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Ina D. Coolbrith

Rookie (1842-1928 / Nauvoo, Illinois (Josephine D. Smith))

Vision of Saint Francis, The


Francis D’ Assisi, gentlest Saint of Saint’s,
Within his garden where the roses grew
That knew no thorn, slept from a weariness
Of overtoil, lulled by the the minstrelsy
Of leaf and bird; and thereto, as he slept,
From out the jungle-side a leopard crept
And at his feet crouched in soft-purring guard:
For all things loved Saint Francis- giving love
To all things-with a heart clean of all ill.
Sleeping, he dreamed a strange and wondrous dream
Of strange and wondrous seas, strange, wondrous shores,
And length of strange and wondrous wanderings
That burdened not; light labor, footways light,
And even pain an acstasy, for borne
For love of the dear Lord’s, Saviour’s sake
And with him walked a Fellowship of Love,
Unsandaled, bare of brow, gray-garmented-
The humble garb he knew since the far day
He doffed his princely robbing for the vow
Of toil and serviture and poverty.
And in the spaces which his footsteps trod
One land there was of great loveliness,
With mountain-summits white with trackless snow-
The living temples builded unto God-
And mighty forest trees that sought the skies-
Such dazzling skies! Beloved of the sun!
And Oh, to the Gray Brotherhood hoe dear
The land, responding with what bloom-
Whose white walls rose to worship, and who gave
Their God into its savage untaught Race.
One space was there where a great crystal lay-
A jewel set within a rim of gold-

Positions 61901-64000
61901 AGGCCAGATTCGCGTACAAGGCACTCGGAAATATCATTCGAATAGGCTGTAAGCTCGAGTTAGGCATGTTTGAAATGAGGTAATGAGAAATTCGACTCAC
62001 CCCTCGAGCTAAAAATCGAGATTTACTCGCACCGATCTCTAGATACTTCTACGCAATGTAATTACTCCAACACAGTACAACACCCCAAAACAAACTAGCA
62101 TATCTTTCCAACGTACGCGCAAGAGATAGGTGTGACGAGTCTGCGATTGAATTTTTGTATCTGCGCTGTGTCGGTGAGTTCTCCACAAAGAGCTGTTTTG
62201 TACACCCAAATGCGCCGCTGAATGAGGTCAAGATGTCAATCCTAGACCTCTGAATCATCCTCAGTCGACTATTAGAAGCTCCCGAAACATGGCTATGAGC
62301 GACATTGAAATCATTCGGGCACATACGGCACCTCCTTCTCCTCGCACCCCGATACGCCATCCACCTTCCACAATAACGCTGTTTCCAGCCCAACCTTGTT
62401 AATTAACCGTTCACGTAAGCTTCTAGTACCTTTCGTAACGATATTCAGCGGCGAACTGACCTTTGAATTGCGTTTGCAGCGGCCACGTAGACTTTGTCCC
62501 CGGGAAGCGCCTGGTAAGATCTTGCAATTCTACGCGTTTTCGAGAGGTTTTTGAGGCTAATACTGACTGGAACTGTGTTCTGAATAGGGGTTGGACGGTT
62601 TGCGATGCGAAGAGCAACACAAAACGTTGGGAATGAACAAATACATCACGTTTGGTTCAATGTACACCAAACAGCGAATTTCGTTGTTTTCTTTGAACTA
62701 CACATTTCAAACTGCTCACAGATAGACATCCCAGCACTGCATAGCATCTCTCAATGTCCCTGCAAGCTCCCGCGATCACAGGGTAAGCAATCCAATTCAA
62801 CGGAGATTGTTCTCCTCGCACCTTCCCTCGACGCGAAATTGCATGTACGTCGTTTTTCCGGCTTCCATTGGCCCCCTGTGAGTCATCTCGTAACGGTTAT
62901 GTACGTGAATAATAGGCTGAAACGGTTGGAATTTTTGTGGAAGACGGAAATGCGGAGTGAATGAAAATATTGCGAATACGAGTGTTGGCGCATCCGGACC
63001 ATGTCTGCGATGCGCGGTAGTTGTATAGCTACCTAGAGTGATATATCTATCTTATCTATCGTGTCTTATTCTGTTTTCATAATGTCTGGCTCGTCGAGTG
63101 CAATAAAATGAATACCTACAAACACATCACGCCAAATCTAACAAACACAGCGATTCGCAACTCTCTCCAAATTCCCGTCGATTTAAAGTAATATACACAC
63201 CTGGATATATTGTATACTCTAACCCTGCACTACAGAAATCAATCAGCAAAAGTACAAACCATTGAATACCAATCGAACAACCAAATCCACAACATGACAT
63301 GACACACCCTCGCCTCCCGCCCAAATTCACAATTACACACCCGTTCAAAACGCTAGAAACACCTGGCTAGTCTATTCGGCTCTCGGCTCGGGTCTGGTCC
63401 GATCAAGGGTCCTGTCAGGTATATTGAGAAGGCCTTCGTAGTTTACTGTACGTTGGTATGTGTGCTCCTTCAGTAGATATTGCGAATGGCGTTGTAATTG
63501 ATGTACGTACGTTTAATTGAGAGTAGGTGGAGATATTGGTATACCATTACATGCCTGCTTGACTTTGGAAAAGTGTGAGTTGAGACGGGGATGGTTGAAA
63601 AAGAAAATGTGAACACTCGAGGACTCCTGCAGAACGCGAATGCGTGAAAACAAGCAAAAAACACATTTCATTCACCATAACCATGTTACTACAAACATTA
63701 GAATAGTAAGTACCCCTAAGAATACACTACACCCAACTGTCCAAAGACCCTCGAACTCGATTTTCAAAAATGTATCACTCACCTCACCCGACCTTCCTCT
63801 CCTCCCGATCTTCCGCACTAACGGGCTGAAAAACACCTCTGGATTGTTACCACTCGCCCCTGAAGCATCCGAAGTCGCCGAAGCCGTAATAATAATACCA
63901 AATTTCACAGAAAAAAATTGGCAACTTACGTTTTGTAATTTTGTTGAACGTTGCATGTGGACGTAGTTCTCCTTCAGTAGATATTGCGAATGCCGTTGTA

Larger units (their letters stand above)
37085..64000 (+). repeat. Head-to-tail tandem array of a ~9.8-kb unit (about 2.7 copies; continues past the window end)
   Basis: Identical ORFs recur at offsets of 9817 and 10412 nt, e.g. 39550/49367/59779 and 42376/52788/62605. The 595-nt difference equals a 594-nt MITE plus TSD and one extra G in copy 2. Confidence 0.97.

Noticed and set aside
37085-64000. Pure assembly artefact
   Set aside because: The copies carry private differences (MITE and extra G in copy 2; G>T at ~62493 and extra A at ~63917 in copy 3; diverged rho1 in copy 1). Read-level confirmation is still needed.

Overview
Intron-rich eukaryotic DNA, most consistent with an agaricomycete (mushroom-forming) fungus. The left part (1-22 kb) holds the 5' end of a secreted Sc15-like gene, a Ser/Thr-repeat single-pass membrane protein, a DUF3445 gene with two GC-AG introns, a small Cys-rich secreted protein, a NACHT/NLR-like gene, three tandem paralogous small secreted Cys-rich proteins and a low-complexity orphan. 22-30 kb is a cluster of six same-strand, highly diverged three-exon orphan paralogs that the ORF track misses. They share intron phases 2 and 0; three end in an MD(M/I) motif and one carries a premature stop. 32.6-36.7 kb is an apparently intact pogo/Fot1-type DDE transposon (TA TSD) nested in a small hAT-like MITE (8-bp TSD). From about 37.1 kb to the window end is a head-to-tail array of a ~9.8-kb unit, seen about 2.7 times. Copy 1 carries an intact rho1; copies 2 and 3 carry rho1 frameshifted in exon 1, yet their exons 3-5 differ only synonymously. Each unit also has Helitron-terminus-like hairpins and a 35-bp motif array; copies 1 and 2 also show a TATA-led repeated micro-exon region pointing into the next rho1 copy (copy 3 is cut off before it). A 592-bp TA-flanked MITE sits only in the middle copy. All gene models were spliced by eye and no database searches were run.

Whose waters leaped and sparkled, laughed and sang
To its great City of the Seven Hills-
And lo! the city bore Saint Francis’ name! . . .
The Saint awoke, and trembling, turned to prayer:
‘Ah! blessed Christ.’ He saught, ’what is my fault
That even in a dream such pride be mine?
I seek no honor save Thy will to serve.
If this Thy will, yet grant me this alone,
That unto Thee I may reconsecrate.’

And long years passed, and the great City grew
Of all the earth the queenliest and most fair;
Leading in knowledge grew:
Teaching all truth as Truth was given to Man;
Aye, beautiful upon the hills and free,
To God, to Christ, divinely consecrate!

Submitted: Sunday, July 13, 2008

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Comments about this poem (Vision of Saint Francis, The by Ina D. Coolbrith )

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  • Rookie Mark Nwagwu (7/14/2008 4:20:00 AM)

    you must be in heaven, Josephine. I had written a comment on your poem before I realized you had already passed on in 1924. If you are please intercede for me before The Father. (Report) Reply

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